The live-attenuated vaccines used for immunization may produce mild respiratory signs. These vaccines are initially given to 1- to 14-day-old chicks by spray, drinking water, or eye drop, and birds are commonly revaccinated approximately 2 weeks after the initial vaccination. Revaccination with a different serotype can induce broader protection. Attenuated or adjuvanted inactivated vaccines can be used in breeders and layers to prevent egg production losses as well as to pass protective maternal antibodies to progeny.
There are many distinct types of IBV, and new or variant types, which are not fully controlled by existing vaccines, are identified relatively frequently. Variant viruses historically arise from mutations accumulating over time as the virus replicates (genetic drift). However, recombination can occur in coronaviruses and may result in unique viruses that may or may not cause disease. Selection of vaccines should be based on knowledge of the most prevalent virus type(s) in the area. The correlation between IBV type and protection is imperfect, and selection of the most appropriate vaccine, or combination of vaccines, may require experimental assessment in vivo.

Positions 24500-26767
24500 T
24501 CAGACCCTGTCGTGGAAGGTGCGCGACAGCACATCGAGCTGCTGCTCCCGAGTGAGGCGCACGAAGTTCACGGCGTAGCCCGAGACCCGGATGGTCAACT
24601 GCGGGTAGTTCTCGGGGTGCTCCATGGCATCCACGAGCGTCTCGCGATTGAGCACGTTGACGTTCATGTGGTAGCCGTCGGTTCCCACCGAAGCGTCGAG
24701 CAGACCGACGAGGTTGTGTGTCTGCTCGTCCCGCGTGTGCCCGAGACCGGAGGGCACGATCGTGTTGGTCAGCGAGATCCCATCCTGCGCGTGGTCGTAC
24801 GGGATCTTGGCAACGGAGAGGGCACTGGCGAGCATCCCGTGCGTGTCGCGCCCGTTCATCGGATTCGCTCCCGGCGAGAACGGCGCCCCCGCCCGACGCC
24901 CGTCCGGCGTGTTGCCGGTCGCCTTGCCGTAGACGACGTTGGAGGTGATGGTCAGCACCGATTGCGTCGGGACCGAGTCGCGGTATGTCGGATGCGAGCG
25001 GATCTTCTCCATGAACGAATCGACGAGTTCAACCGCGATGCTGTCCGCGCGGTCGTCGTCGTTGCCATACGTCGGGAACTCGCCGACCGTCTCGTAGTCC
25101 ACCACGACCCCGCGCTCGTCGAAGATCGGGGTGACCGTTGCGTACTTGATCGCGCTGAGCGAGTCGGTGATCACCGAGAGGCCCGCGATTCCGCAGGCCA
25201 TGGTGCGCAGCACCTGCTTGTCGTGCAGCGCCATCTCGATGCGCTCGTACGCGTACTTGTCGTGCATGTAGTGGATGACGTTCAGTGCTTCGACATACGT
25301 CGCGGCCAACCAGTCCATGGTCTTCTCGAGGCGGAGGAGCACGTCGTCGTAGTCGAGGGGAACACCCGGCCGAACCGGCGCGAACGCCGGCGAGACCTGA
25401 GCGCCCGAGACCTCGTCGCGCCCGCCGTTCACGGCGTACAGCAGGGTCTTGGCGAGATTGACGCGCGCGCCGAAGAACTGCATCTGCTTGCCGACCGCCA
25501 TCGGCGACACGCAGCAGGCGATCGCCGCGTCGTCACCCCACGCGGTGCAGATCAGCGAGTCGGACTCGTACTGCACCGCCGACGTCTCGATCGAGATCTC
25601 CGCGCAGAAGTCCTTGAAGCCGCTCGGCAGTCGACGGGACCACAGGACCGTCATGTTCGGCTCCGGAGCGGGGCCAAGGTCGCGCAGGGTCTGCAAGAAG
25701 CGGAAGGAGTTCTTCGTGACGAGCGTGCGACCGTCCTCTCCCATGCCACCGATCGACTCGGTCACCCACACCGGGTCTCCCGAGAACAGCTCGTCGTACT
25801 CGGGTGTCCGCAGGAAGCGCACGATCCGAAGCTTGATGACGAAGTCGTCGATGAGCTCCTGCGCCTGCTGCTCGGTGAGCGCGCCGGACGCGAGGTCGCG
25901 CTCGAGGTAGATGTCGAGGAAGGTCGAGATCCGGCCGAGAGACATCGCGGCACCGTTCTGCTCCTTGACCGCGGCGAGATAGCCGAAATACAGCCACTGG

The most commonly used live vaccines worldwide contain derivatives of the Massachusetts strain (Mass41, H120 and H52). In addition, there are a number of different IBV vaccine types licensed for use in various countries as well as live and killed autogenous vaccines specific for the variant virus in the region.
Infectious bronchitis is caused by an avian coronavirus.
The ability of the virus to quickly mutate requires constant surveillance to identify IBV types circulating in a specific region.
Different antigenic types do not cross-protect, making it extremely important to choose the appropriate vaccine(s) for protection.